Last week a few friends and I headed to the Olympic Stadium here in London for a session of the 2017 IAAF World Championships. Organized by the International Association of Athletics Federations and held every two years, it is the sport’s second most prestigious event after the Olympics.
We applied for tickets in the ballot almost a year ago and were incredibly lucky to see a wonderful evening of track and field that included the Women’s Discuss final, the Men’s Pole Vault final and three premier track events – the Men’s 3,000m Steeplechase, 800m and 400m.
The highlight, and reason we had applied for tickets to this session, was of course the 400m and the chance to see our very own Wayde Van Niekerk, the reigning World and Olympic Champion.
Wayde won his first World Champs gold in Beijing in 2015 and in Rio last year, he become the first South African to win 400m Olympic gold in 96 years! He was also the first ever to win it running blind in the outside lane 8. What was even more remarkable is that he ran a World Record 43.03, beating the great Michael Johnson’s time of 43.18 set 17 years ago in 1999.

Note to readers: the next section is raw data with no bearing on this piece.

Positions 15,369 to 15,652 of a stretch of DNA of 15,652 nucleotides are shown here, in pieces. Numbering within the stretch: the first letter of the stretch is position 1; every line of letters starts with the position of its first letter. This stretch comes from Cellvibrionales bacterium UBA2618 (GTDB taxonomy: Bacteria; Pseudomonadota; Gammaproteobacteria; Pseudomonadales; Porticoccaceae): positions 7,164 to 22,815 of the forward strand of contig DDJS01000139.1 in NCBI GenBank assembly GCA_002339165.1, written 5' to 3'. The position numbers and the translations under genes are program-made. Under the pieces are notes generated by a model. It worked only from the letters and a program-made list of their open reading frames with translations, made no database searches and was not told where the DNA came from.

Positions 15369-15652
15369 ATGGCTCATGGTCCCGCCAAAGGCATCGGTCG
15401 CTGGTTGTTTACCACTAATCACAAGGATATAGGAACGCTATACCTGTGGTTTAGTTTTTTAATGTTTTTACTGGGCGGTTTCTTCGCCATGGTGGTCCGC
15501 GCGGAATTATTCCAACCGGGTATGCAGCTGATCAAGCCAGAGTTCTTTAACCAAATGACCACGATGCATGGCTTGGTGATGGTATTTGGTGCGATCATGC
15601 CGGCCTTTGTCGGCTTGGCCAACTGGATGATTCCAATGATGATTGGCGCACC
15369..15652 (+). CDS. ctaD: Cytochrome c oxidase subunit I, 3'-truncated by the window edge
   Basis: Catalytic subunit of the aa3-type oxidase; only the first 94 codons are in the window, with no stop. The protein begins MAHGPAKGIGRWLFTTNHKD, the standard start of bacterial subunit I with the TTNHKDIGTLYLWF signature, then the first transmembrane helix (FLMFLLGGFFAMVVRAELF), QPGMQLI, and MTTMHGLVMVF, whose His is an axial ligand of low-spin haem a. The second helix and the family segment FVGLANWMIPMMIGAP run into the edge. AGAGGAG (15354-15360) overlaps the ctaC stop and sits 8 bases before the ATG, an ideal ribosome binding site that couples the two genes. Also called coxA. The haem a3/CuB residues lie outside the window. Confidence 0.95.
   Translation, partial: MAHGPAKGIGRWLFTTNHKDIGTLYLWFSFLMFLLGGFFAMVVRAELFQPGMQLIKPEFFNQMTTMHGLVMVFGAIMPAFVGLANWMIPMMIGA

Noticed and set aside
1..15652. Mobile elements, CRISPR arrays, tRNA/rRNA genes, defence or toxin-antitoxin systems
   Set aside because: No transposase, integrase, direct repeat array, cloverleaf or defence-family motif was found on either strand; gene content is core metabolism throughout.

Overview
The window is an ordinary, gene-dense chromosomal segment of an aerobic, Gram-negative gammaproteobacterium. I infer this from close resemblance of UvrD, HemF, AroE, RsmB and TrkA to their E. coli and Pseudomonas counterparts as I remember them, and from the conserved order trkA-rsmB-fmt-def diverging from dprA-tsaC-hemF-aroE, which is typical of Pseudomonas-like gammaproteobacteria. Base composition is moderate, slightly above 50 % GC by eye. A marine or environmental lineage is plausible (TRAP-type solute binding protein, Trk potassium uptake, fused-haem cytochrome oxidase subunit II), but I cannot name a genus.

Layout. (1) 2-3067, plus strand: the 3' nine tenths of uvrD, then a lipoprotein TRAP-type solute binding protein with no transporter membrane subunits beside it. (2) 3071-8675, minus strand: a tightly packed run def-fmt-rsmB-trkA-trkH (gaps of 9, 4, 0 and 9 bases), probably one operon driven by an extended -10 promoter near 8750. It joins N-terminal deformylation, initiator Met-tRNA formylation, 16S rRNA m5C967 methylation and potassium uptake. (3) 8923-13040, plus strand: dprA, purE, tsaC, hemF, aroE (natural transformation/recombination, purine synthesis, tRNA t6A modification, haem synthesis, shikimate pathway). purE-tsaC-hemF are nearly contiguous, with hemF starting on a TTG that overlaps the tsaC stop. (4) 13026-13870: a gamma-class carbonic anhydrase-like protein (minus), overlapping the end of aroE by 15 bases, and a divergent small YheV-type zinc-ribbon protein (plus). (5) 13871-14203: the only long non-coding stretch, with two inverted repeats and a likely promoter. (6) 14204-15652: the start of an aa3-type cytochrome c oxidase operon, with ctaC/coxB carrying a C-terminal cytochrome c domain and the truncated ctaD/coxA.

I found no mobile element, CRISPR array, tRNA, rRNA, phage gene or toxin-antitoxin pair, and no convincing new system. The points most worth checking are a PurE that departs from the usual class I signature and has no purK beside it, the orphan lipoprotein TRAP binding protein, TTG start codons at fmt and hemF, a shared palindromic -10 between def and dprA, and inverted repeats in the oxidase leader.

(Last year, Wayde also became the first, and to date only, athlete to run the 100m in under 10s, the 200m in under 20s and the 400m in under 44s – wow!!)
So with excitement and anticipation sky-high, Wayde duly delivered in what turned into a rather lopsided race with Wayde’s closest competition, Isaaac Makwala from Botswana, barred from running having been quarantined for a gasto bug. Wade was always in command, winning by close on 50m in a time of 43.98s, to claim his 2nd World Champs gold.
And I had finally tasted global success watching South African sport!
I’ve been fortunate to attend and support South Africans at sporting events around the globe; from the Proteas and the Springboks at multiple World Cups to the South African men’s hockey team battling for 11th place vs India at the London Olympics in 2012, and while I’ve enjoyed some incredible experiences my ‘global success’ record is pretty dire unfortunately.
I’ve never seen the Proteas win a World-Cup knock-out game, granted we’ve only ever won one, and only seen the Boks win one knock-out game against Wales in the 2015 World Cup. I was, however, at Lord’s in 2012 when the Proteas won the series away to England and went to #1 in the World. That has now changed and I’ve seen a Saffa win a global event!